Last year, Social Security began to run a cash flow deficit. Costs exceeded tax revenues, for reasons that included the recession and its high unemployment. Social Security dipped into the trust fund to make up the difference.
Social Security's trustees projected that the fund would fully cover benefits through 2035, the Congressional Research Service notes, and that it would cover about 77 percent of benefits after that until 2085. Taking action like increasing the payroll tax or lifting the level of income subject to the tax above its current limit of $106,800 would keep the fund fully solvent for the entire 75 years.
And this is where money meets myth, cash flow meets credit and true meets false.
The trust fund is not a savings account or "lock box" into which cash is deposited. Social Security is required by law to put its entire surplus into interest-bearing government bonds -- Treasury securities backed by the U.S. government.
They are IOUs -- assets to Social Security but liabilities to the rest of government. They're one part of government promising to pay back another.
Once invested, the trust fund money is mingled with money from other sources of revenue in the U.S. Treasury general fund, and it is used for other government purposes that include spending, repaying debts or cutting taxes. For years, the infusion of Social Security's surplus revenue held down the federal deficit -- and, some say, encouraged spending.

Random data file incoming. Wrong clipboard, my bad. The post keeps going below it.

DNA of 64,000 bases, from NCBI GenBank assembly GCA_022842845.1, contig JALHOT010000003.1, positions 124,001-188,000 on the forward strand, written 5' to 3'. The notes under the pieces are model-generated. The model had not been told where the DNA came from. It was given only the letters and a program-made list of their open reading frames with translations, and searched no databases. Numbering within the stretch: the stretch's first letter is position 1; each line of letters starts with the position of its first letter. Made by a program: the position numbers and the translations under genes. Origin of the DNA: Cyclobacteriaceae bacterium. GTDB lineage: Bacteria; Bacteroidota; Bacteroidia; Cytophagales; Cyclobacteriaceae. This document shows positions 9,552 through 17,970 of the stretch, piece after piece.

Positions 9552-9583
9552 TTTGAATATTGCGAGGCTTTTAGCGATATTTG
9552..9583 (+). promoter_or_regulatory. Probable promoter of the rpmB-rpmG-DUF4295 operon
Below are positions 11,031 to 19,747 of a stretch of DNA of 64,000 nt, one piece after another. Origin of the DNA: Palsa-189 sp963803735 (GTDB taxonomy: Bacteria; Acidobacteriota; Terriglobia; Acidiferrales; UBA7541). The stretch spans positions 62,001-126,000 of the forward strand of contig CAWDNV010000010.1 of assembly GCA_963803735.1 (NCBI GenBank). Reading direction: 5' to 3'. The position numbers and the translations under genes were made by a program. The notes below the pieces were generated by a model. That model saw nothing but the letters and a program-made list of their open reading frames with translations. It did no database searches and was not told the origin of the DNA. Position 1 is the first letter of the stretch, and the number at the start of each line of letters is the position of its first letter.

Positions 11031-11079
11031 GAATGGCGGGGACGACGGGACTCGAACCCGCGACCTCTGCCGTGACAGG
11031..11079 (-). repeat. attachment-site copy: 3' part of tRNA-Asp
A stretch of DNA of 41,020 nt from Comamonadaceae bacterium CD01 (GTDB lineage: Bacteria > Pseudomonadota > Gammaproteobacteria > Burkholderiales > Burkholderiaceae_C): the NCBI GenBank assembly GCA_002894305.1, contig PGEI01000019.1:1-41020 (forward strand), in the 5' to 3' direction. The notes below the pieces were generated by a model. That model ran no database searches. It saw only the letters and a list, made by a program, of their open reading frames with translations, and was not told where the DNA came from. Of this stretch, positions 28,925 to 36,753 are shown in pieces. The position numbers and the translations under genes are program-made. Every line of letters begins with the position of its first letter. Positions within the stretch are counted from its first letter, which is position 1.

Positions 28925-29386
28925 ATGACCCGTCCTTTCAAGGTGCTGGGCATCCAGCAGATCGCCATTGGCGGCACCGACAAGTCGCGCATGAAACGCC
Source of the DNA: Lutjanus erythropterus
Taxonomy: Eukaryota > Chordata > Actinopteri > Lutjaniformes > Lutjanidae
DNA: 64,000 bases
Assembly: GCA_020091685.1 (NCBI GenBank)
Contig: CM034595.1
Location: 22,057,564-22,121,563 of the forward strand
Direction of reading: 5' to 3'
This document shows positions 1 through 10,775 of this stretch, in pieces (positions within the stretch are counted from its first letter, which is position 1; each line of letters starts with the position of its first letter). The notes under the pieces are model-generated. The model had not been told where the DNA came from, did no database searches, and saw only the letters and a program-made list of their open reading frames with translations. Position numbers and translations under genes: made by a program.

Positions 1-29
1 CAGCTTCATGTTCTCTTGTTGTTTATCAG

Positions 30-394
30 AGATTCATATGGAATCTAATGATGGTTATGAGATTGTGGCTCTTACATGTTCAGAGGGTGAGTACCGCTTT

When Social Security operates with a negative cash flow -- that is, when benefits exceed revenues -- it draws on interest from the trust fund securities.
To pay that interest and honor its IOUs to the trust fund, when the rest of the federal budget is operating at a deficit, the government has to borrow money.
That contributes to the deficit -- even though Social Security is legally drawing on the surplus that was collected from its dedicated tax, and even though the Congressional Research Service says that "government borrowing from the public is not clearly linked to any particular aspect of what the government does."